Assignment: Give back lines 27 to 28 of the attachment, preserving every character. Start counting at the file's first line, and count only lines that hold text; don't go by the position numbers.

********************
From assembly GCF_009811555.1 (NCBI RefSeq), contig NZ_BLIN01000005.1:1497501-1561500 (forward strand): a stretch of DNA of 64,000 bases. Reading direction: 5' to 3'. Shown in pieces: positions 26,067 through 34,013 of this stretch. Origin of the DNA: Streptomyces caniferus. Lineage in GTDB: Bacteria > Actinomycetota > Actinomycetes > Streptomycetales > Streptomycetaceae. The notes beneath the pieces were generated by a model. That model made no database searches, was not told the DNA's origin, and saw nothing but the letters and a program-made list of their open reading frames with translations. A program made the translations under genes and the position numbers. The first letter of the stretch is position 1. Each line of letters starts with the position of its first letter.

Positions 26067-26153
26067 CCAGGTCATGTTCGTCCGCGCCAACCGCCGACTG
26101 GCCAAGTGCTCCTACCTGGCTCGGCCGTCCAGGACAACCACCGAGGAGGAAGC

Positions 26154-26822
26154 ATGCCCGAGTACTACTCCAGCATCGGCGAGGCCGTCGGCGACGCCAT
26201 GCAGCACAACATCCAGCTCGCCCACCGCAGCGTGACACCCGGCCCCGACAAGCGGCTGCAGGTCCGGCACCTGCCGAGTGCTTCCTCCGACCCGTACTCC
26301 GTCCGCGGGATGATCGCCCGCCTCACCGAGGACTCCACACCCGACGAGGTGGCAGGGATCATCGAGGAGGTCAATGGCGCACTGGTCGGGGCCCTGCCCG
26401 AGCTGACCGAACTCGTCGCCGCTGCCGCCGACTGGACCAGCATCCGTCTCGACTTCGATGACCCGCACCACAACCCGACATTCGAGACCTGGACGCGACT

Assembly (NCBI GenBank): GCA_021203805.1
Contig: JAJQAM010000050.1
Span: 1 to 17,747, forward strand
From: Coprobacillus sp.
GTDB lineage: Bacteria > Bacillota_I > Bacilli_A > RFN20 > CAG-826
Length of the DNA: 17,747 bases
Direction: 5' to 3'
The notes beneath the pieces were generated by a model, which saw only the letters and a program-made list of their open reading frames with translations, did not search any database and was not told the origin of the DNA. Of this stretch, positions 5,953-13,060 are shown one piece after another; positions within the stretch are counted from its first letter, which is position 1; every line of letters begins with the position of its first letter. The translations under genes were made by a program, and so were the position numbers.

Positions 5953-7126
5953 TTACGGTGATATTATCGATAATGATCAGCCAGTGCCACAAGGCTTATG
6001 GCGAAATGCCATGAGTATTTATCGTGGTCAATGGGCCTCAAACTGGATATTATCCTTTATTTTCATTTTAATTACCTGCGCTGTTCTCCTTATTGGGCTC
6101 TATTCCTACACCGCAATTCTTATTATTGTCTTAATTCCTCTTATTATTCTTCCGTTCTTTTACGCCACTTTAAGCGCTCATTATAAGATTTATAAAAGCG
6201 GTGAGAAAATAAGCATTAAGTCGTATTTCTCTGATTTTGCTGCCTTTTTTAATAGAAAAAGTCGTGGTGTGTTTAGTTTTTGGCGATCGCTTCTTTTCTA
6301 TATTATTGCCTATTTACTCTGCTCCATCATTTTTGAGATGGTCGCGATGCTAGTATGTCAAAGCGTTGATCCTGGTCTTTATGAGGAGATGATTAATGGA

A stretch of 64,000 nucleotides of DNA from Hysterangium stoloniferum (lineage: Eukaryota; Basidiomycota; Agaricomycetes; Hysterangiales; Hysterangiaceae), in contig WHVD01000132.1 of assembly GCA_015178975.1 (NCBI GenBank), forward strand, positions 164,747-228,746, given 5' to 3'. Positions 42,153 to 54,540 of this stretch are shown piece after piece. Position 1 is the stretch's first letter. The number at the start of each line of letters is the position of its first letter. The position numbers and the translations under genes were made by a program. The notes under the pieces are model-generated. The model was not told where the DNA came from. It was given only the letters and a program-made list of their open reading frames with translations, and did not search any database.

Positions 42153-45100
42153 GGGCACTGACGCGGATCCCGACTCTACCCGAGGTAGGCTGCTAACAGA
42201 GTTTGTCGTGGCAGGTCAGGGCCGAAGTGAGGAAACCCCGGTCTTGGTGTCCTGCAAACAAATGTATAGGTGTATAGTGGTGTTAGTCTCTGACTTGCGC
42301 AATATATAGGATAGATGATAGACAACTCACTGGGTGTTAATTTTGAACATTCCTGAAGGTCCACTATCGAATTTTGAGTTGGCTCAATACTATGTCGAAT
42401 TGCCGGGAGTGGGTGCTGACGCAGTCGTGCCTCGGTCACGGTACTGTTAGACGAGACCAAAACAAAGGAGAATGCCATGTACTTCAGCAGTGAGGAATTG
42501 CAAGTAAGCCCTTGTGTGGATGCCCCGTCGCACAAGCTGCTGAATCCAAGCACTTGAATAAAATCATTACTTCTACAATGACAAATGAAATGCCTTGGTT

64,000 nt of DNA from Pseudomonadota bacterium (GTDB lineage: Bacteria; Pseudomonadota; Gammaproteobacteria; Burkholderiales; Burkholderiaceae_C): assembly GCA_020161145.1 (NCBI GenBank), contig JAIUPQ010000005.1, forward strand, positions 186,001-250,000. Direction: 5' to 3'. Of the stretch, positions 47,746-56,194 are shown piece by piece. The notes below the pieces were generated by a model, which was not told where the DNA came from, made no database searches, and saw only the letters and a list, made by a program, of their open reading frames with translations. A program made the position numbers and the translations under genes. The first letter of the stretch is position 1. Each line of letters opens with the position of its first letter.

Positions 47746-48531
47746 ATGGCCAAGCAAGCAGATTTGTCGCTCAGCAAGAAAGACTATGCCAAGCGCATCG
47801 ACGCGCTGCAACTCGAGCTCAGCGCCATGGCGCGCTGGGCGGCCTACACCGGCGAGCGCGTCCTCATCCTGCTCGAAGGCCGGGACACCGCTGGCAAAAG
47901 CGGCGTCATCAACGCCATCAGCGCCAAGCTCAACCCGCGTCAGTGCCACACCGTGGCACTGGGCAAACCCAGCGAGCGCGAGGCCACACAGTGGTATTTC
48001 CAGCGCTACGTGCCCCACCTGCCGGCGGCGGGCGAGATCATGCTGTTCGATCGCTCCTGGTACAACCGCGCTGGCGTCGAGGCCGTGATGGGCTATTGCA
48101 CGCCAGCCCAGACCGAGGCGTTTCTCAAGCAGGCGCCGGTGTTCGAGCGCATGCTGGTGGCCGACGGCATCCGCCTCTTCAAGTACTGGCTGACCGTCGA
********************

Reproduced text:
42201 GTTTGTCGTGGCAGGTCAGGGCCGAAGTGAGGAAACCCCGGTCTTGGTGTCCTGCAAACAAATGTATAGGTGTATAGTGGTGTTAGTCTCTGACTTGCGC
42301 AATATATAGGATAGATGATAGACAACTCACTGGGTGTTAATTTTGAACATTCCTGAAGGTCCACTATCGAATTTTGAGTTGGCTCAATACTATGTCGAAT